Finally, I hope this guide: the best time to repot olive trees helped you to clarify the olive tree repotting process in detail and saved you lots of time and energy while growing potted olive trees indoors.

Relevant Posts

Are You Looking to Buy an Olive Tree? 

If you are looking to add more potted trees or other plants to your orchard, or if you like to replace a neglected olive tree, the best places to get them are your local nursery or an online nursery.

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8 thoughts on “Best Time to Repot Olive Trees – How to Repot Olive Trees”

  1. Hi Keith, thank you, I am happy to share with my readers the knowledge we have here in growing olive trees!

  2. My olive trees are thinning and yellow leaves the soil is damp and I only sprinkle water every few days. They are big trunk 6ft and the pot has split. Do they need repotting

  3. Hi Lyn, olive trees do not like too wet soil, so if the soil is damp, try not to water until it will fully dry out. The soil in the pot gets exhausted, so it is very healthy and recommended to repot olive trees each few years, in order to refresh the soil and add new nutrients, to trim the dead roots. Wish your tree speed recovery!

  4. Hi. Thank you for your articles on olive tree husbandry. They have been a really great blessing. I do have a 2-, 1- and a 6-month old olive trees that are not doing too well. The leaves are drooping and some of them show a brownish dieback symptom from the tips of the leaves. The majority also seem to be infested with black spot insects. Would you recommend a re-pot at this point?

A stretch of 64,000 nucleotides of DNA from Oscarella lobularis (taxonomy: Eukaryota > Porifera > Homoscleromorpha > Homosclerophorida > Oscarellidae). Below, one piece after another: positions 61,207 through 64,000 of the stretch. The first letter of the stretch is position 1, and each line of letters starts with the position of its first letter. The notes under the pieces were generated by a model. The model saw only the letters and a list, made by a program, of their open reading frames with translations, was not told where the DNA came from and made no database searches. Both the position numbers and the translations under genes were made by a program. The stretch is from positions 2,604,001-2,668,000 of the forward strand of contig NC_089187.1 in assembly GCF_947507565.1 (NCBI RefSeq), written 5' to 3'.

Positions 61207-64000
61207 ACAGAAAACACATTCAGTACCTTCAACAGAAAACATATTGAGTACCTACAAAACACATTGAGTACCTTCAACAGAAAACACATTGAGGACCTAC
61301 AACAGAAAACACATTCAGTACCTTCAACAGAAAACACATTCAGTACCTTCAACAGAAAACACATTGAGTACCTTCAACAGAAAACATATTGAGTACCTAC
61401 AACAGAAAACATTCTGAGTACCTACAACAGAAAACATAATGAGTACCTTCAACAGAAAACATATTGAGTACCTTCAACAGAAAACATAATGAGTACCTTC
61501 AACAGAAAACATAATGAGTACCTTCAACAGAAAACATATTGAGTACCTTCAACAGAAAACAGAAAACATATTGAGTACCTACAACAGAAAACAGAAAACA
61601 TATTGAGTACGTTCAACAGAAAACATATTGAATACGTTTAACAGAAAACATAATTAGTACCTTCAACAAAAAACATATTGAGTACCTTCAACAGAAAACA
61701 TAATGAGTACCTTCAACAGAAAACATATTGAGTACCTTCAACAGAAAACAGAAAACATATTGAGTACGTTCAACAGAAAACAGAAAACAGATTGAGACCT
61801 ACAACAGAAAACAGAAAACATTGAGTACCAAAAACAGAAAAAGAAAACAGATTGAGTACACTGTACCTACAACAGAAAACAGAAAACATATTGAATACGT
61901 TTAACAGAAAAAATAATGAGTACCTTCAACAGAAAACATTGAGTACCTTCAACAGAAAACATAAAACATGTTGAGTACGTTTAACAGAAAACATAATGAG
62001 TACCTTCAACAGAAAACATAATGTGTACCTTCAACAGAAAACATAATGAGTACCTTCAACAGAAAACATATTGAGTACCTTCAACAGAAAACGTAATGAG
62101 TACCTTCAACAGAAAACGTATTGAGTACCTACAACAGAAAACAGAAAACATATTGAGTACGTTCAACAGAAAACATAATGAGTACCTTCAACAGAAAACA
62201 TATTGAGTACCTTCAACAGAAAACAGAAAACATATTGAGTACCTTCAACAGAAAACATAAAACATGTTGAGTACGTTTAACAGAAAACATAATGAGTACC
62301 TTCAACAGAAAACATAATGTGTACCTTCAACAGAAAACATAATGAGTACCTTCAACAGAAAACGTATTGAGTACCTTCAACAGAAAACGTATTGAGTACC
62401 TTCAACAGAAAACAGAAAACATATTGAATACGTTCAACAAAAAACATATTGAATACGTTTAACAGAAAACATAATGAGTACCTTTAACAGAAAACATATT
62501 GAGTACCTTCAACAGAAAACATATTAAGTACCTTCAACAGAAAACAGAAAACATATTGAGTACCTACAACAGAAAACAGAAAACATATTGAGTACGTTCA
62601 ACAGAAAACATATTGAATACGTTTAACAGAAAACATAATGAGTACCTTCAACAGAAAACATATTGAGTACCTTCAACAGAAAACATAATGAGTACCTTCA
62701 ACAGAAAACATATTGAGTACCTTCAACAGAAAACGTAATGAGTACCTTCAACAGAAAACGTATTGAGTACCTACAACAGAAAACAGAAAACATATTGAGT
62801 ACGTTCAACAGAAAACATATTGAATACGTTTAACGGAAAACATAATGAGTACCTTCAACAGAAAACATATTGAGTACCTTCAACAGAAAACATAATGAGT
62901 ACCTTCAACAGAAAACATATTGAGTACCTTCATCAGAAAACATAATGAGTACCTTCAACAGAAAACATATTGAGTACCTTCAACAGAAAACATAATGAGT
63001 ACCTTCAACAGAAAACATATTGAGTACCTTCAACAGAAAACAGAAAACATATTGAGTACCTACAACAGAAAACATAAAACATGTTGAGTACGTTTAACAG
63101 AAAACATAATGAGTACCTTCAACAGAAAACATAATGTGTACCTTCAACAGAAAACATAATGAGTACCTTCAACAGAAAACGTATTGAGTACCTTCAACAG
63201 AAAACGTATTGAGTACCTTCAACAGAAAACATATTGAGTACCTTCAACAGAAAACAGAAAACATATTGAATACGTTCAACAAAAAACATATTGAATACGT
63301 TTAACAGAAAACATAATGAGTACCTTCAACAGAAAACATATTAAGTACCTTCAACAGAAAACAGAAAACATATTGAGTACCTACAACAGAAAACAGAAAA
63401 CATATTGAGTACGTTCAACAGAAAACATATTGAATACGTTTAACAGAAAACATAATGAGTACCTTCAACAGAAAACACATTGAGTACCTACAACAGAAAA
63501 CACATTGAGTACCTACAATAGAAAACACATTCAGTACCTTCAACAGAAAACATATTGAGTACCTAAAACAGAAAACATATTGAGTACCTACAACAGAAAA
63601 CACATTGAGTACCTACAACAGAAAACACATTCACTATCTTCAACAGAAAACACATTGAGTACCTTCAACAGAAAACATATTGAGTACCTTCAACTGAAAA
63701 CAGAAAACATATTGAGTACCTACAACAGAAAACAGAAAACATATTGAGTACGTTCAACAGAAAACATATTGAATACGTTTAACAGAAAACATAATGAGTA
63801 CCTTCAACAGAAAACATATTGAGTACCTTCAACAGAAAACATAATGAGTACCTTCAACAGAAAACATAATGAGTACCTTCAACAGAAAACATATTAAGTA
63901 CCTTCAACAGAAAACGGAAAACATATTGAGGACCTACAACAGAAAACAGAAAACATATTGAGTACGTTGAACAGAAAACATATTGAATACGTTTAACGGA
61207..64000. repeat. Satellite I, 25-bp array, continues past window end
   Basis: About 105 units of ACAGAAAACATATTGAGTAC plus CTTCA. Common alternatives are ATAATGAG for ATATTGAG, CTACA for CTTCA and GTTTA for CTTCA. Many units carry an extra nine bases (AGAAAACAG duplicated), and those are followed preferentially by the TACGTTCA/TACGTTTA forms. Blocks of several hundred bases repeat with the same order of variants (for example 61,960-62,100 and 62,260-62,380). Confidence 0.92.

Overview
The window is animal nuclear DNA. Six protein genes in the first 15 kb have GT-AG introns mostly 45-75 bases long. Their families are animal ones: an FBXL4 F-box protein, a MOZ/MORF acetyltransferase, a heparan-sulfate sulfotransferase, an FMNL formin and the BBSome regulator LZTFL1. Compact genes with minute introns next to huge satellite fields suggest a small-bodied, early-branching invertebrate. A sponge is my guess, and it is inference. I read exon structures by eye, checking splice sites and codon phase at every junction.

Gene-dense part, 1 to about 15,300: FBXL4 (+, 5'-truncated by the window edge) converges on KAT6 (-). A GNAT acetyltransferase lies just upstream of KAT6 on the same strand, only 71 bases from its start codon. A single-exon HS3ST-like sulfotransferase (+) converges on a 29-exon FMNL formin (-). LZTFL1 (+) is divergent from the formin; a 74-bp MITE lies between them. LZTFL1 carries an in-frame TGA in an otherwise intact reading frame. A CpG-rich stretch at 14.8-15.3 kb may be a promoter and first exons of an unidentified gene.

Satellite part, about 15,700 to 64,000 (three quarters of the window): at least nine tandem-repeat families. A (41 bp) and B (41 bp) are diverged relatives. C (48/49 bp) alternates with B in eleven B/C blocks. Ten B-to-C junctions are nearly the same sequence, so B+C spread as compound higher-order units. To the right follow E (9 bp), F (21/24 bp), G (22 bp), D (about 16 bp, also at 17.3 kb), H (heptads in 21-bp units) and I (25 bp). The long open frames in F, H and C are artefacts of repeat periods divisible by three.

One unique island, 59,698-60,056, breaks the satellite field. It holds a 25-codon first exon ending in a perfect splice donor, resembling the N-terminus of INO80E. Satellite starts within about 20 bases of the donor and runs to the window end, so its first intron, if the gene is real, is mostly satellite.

5. Hi Isaac, thank you for your feedback. First of all, I would suggest applying a treatment to get rid of insects. IF it is scale insects – they look flat oval-shaped with a dark brown or black shell-like covering, then check out one of my articles about how to get rid of scale insects (use a “search” option on my website). If not, ideally to identify what type of insects they are and apply proper treatment. Use an insecticide for a quick solution. In terms of repotting, it is always a good move – you not only refresh the soil but also observe roots if they are healthy and not damaged and do not have any watering-related issues.

  6. My olive tree has been in pot for about 10 years it is healthy but the pot has broken and I want to move it. My concern is it has probably rooted into the ground. Will I kill it my moving it and cutting those roots in the ground. Thank you

  7. Hi Mary, try to dig out the roots from the ground when you are repotting your olive tree. Trimming roots is not harmful, however, try not to damage too many core roots which are the main suppliers of water and nutrients.